Elevation-dependent changes

The highest peaks in the Jura are located at more than 1,200 metres above sea level (m a.s.l.). At the same time, the region is home to some very low-lying areas around Basel and Schaffhausen. These two cities in particular, along with their surrounding areas, will have to expect an increase in the number of summer days and tropical nights. Without climate change mitigation, the higher areas of the Jura region will face significantly fewer days with frost or fresh snowfalls.

The figures below illustrate the changes of four climate parameters at four elevations in the Jura region. The elevations are shown in the right-hand half of the charts. The vertical line shows the observed  average of today (normal period of 1981 to 2010). The coloured bars show the possible range for the two emission scenarios RCP2.6 and RCP8.5 of the respective climate parameter during the period around 2060. The vertical coloured lines show the median values across simulations with different climate models, which represent the expected values.

What do RCP2.6 and RCP8.5 mean? You can find an explanation of the emission scenarios here.

Summer days now

In the lower-lying regions below 500 m a.s.l. there are 46 summer days per year, and at higher elevations in the Jura, 4 days.

Summer days around 2060

In the scenario without climate change mitigation (RCP8.5), the low-lying areas can be expected to experience an average of around 80 summer days per year by the middle of the century, whilst areas above 1,200 m a.s.l. can expect around 15 summer days. With mitigation (RCP2.6), the number of summer days below 500 m a.s.l. can be kept to around 60. At higher elevations, around 10 summer days can be expected by the middle of the century.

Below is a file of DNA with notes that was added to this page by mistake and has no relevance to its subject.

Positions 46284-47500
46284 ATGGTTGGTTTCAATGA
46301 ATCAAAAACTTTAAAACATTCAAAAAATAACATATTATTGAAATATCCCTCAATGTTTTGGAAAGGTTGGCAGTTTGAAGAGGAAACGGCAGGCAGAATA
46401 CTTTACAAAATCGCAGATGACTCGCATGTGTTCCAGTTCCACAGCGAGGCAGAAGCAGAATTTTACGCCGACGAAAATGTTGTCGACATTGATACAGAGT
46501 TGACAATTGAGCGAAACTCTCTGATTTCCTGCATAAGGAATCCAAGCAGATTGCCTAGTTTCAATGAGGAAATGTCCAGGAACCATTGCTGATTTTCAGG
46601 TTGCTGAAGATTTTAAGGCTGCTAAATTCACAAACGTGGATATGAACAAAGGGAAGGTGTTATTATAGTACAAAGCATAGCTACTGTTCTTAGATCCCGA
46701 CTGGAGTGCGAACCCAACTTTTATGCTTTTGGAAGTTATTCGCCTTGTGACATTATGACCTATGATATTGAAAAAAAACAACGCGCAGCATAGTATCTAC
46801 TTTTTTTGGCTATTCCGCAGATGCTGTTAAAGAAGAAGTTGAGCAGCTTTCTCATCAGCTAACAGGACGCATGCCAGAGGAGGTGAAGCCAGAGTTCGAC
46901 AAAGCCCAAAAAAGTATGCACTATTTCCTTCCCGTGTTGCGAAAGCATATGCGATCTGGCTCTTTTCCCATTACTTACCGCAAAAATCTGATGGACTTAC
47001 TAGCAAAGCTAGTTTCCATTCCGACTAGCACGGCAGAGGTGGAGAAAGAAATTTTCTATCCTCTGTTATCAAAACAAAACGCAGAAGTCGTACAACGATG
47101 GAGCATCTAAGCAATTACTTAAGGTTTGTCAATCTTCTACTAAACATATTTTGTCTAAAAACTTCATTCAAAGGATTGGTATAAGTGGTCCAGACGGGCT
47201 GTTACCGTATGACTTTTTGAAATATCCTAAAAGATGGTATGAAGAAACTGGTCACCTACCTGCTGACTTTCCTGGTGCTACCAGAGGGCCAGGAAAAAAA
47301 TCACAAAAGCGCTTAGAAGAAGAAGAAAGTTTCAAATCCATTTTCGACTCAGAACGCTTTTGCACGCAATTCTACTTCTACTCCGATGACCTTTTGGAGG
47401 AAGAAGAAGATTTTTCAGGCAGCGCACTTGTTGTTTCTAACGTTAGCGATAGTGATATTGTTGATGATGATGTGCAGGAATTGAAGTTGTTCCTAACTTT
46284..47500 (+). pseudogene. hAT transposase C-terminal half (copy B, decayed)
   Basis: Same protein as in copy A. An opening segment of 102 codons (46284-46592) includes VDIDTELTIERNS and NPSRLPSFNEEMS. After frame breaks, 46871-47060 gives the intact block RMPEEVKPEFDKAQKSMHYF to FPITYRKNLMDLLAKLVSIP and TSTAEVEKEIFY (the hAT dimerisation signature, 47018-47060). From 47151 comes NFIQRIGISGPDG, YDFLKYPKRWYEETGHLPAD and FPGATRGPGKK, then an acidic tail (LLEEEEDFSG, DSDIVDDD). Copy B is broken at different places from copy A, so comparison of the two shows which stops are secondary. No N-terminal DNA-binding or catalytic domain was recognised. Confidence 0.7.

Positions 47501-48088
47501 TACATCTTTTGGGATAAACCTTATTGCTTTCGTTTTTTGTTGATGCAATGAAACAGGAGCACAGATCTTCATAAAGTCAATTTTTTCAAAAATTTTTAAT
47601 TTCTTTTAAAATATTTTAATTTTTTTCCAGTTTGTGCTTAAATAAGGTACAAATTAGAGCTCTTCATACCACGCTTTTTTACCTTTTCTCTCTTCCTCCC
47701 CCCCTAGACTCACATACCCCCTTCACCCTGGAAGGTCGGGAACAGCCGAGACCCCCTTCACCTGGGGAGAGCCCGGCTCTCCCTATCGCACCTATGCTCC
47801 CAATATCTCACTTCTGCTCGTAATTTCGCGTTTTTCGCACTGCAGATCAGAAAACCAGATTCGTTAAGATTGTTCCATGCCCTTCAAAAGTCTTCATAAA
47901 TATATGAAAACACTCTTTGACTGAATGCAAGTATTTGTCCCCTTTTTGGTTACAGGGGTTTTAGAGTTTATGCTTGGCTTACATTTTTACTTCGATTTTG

Tropical nights now

In the Jura region, years without any tropical nights occur regularly. The long-term average number is close to zero for this Region.

Tropical nights around 2060

Without climate change mitigation (RCP8.5), by the middle of this century, tropical nights could occur at all elevations in the Jura; below 500 m a.s.l., between 4 and 13 tropical nights per year can be expected. With climate change mitigation (RCP2.6),  the number of tropical nights is expected to remain very small, even in the lower-lying areas.



Frost day now

In today’s climate, more than one third of all the days in the year are frost days at high elevations in the Jura. The lowest-lying areas have around 75 frost days.

Frost days around 2060

Without climate change mitigation (RCP8.5), by the middle of the century, an average of 45 frost days can be expected at elevations below 500 m a.s.l., and at altitudes above 1,200 m a.s.l, less than 100 frost days can be expected. With mitigation (RCP2.6), there would still be around 60 frost days at lower elevations, and 115 at higher elevations.



Days with fresh snow now

On the highest peaks in the Jura there are currently 55 days of fresh snowfall per year on average. In areas at elevations between 800 and 1,200 m a.s.l. there are 41 days of fresh snowfall per year.

Days with fresh snow around 2060

Without climate change mitigation (RCP8.5) the areas at higher elevation can expect around 30 days of fresh snowfall a year, and at elevations between 800 and 1,200  m a.s.l. around 25 days. The frequency of snowfall would almost halve. With climate change mitigation (RCP2.6) however, there would still be 40 days of fresh snow per year in the Jura mountains.

Last modification 11.12.2018

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